Lawn ants can be a real nuisance, let’s take a look at what can be done to reduce their numbers.
Ants, like bees, live in a colony. An ant colony is made up of one or more fertile, egg-laying females and many hundreds, if not thousands of worker ants. The job of the queen, once she has mated, is to stay in the nest and lay eggs. The workers care for the queen and her eggs, protecting and feeding them. House-keeping the nest and foraging for food.
The eggs are laid deep down in the nest, in a specialised brood chamber. The tiny larvae are fed a liquid diet by the worker ants and when this stage of development is complete, they pupate before becoming adult ants – and the circle of life continues. At certain times of year some species of ants produce winged females en-mass which fly off in search of a mate and once mated then find a suitable place to establish their own colony. You’ve probably witnessed this phenomenon yourself, typically on a hot and humid summer’s day.
Why are ants in lawns a problem?
Most ants in the garden are more of a nuisance than a damaging pest. However, in the UK a number of garden ant species will attack when under threat. Whilst this is unlikely to cause anything more than an unpleasant reaction, it can certainly be enough to spoil a picnic or make you think twice before sitting on the lawn with bare legs. It can be particularly unpleasant for small children wanting to play outside.
Other than their bites or the spray of their acid, the other major concern that we come across related to ants in lawns is the damage they cause by bringing soil to the surface whilst excavating their nests. This causes two main problems – the first is that over time their excavations make the lawn uneven and cause ant-hills which are easily scalped as you mow the grass. Secondly the soil they bring to the surface is often flattened under foot or when mowing and can cause the grass to die back through lack of light. In both instances the result is a bare area ideal for the germination of weed seeds or moss spores.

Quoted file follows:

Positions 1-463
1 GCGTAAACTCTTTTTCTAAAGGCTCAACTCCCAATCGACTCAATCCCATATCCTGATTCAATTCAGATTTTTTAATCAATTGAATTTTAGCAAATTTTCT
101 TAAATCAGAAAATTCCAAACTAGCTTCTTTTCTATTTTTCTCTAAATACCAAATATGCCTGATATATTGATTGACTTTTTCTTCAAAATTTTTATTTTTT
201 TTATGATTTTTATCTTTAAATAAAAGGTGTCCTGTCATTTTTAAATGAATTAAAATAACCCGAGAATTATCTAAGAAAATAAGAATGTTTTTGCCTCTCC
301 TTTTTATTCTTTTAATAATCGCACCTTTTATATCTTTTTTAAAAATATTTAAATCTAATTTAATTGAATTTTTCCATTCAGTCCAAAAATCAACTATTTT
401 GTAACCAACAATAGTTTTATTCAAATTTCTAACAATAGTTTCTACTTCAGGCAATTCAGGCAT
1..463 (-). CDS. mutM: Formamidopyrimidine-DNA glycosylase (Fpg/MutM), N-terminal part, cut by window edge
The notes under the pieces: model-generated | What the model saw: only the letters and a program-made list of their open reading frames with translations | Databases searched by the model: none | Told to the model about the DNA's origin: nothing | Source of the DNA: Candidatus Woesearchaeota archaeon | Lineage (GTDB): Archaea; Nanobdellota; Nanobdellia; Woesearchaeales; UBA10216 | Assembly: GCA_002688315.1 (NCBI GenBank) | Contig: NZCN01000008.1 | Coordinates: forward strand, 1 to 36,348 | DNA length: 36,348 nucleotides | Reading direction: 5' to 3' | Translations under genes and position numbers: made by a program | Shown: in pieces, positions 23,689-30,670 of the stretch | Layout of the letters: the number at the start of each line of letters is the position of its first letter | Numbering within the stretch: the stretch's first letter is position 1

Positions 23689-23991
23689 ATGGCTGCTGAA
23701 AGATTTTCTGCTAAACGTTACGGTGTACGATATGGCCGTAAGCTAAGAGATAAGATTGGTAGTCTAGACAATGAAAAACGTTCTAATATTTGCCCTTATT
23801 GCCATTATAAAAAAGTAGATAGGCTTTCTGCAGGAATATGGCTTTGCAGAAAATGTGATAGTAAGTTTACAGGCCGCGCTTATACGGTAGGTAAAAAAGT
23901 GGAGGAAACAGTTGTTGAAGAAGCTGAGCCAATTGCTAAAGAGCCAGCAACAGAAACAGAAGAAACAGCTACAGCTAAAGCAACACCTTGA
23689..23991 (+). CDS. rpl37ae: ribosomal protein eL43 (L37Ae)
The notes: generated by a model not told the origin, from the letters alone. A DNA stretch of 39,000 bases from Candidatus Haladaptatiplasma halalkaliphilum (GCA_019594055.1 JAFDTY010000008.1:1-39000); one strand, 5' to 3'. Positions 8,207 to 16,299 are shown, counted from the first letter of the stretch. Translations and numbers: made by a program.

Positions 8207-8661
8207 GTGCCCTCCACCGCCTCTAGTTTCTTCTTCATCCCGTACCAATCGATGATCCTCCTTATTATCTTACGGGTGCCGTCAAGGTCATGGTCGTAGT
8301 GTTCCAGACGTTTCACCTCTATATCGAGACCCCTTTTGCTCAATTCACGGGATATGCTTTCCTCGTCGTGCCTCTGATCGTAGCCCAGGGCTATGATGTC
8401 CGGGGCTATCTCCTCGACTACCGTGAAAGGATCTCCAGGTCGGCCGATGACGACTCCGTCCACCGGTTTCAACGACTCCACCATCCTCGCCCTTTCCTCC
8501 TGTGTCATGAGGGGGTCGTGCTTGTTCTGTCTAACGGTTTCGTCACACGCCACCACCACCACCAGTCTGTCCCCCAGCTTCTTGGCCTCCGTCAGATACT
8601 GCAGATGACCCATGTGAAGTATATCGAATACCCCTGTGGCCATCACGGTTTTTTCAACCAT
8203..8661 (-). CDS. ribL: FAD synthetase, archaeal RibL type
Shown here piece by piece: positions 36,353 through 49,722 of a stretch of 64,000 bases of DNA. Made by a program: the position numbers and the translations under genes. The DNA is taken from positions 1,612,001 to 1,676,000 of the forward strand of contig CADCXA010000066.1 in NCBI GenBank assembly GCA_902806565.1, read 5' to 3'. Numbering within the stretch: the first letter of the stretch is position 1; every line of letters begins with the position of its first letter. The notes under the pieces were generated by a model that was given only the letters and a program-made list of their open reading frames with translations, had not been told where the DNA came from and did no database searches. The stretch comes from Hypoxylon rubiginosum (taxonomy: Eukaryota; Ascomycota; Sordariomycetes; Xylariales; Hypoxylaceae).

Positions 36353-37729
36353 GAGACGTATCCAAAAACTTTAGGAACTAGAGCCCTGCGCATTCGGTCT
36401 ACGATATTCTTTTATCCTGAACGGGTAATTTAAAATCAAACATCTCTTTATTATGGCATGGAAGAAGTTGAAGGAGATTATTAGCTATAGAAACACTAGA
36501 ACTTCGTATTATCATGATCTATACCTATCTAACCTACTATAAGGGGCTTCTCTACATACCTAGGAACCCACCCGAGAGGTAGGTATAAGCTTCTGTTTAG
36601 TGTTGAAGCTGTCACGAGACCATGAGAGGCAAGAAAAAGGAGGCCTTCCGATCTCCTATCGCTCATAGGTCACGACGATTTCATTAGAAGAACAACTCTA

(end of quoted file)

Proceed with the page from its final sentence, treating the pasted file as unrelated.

Killing lawn ants
As gardeners we should be doing all we can to work with nature and not be heavy handed in our approach. However, focussed and specialist action against garden pests is certainly justified. Many gardeners attempt to deal with ants themselves and often do this with traps, powder or boiling water. All of which is relatively unsuccessful and runs the risk of killing more grass than it does ants. Remembering that the colony exists because of the egg-laying queen, unless she is eradicated then the colony will continue to function. Surface applied powders and traps are doing little more than killing worker ants. The queen continues to lay eggs and the many hundreds of workers still in existence continue to feed them.
How do lawn-care professionals manage a lawn ant problem?
Remember that an effective ant killer needs to kill the queen, deep in the brood chamber of the nest. We recommend the use of Ant Stop Granules. Follow the instructions on the pack to mix with water and apply as a drench to each any colony in the lawn. Poking deep holes into the nest will help the penetration of the drench.
Dealing with ant hills
If you do have ants bringing soil to the surface of your lawn, then try to redistribute the soil with a broom or besom before mowing. If you have a powerful leaf blower this can be really effective at blowing the mound of soil out from within the grass. If their excavations have made your lawn uneven this can be repaired by cutting and peeling back the turf before making levels good again and treading the turf back in place. Remember to water it in well.
Attempts of getting rid of lawn ants are not as simple as you may think and you may actually make the situation worse. Asking a lawn care professional to help with the problem and ensuring any insecticides are applied safely will get the results you are looking for.
Please remember that anyone using pesticides in your garden on your behalf must be licenced. If they are not then you are both breaking the law.